Tell us about your current studio set up – any particular bits of go-to kit you find yourself returning to?

In my current set up I use both inboard and outboard gear. I use Logic as my DAW and I have my go-to outboard synths like my Moog Sub 37, my Virus T1 and Virus C. I also have my TB-303 and TR-09 that I’ve used on every single track I’ve produced since I bought them. I have a bunch of different sounding pedals that I usually put my synths and sound design through to get an interesting sound or if I want to move the sound in a different way. This added step is very subtle but I love how it makes the music move and hit in new and interesting ways. I also have a bus master chain that I put my tracks through that’s an SSL – style bus compressor and I have a Neve 32087 stereo EQ that I love the sound of.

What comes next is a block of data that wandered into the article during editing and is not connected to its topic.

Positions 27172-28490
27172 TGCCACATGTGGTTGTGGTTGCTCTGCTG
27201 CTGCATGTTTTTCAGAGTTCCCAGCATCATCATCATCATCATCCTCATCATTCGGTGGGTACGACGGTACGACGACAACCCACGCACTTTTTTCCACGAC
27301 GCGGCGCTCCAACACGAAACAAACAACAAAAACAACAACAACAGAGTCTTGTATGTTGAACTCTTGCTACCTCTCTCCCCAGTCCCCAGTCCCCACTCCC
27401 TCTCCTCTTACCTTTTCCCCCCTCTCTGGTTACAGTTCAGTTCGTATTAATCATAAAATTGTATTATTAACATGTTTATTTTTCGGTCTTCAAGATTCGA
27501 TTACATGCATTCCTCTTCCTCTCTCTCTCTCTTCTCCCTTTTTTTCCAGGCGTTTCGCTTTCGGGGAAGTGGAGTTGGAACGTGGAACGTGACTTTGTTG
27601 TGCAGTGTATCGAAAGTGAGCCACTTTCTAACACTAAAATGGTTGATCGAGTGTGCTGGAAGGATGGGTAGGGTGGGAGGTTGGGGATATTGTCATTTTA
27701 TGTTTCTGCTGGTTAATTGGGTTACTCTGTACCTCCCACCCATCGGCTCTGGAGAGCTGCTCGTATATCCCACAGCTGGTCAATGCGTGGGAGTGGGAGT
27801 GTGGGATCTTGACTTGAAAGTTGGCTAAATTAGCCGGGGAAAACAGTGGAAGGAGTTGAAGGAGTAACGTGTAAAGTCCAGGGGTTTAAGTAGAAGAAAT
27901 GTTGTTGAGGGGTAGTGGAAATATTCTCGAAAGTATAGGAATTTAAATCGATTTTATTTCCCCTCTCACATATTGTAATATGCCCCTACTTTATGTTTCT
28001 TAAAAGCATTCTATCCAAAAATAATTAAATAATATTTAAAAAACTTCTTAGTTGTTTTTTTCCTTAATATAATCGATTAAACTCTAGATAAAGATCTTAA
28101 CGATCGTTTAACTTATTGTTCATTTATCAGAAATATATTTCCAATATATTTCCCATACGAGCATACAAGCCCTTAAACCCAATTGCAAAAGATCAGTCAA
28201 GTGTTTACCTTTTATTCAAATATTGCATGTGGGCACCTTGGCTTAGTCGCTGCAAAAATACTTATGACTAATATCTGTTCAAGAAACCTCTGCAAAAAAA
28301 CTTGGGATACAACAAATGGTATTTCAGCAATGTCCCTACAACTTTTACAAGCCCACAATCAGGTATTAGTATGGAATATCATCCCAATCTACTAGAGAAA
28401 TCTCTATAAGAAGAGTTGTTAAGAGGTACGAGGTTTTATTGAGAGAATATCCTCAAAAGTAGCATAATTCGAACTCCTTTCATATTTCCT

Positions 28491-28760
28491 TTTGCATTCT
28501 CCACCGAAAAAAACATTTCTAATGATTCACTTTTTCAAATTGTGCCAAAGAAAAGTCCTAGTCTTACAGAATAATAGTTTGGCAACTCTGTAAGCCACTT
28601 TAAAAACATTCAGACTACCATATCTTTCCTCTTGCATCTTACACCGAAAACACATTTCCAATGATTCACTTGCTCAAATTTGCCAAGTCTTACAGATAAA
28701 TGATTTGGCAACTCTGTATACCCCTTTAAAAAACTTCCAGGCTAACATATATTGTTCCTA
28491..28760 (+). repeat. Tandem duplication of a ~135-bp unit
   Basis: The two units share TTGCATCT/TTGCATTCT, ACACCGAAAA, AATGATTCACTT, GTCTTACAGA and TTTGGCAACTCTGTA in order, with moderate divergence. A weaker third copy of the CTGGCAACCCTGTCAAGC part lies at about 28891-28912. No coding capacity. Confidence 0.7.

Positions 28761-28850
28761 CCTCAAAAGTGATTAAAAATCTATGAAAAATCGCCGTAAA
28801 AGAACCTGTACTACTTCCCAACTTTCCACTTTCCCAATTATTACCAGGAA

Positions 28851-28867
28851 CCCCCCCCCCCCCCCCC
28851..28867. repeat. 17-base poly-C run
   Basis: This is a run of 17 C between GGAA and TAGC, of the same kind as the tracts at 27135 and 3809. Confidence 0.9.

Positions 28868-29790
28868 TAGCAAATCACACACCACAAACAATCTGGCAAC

You were once involved with the Experimental Theremin Orchestra in Canada – what attracted you to this strange instrument?

Ha, yea that was a very abstract weird thing I did. It was at a time in my musical life that I felt pretty dry creatively in electronic music and I felt I needed something more tangible to dive into. The timing was really strange because I was in this creative lull with my productions, and then for my birthday, I was given a ticket to a theremin building workshop and I thought it was the coolest gift in the world. In the workshop, I built my own theremin instrument that included soldering all the parts with the guidance of instructors who helped us ensure our parts were soldered in the right way! At the end of the workshop we performed a concert for a group of people. And then we decided to start what we called “The Experimental Theremin Orchestra”, the only one of its kind in Canada. I did it for a year or so and we performed other shows together and then I got back into track making, it was a really good bridge to get me back into music and it helped me turn my attention to the sound design process.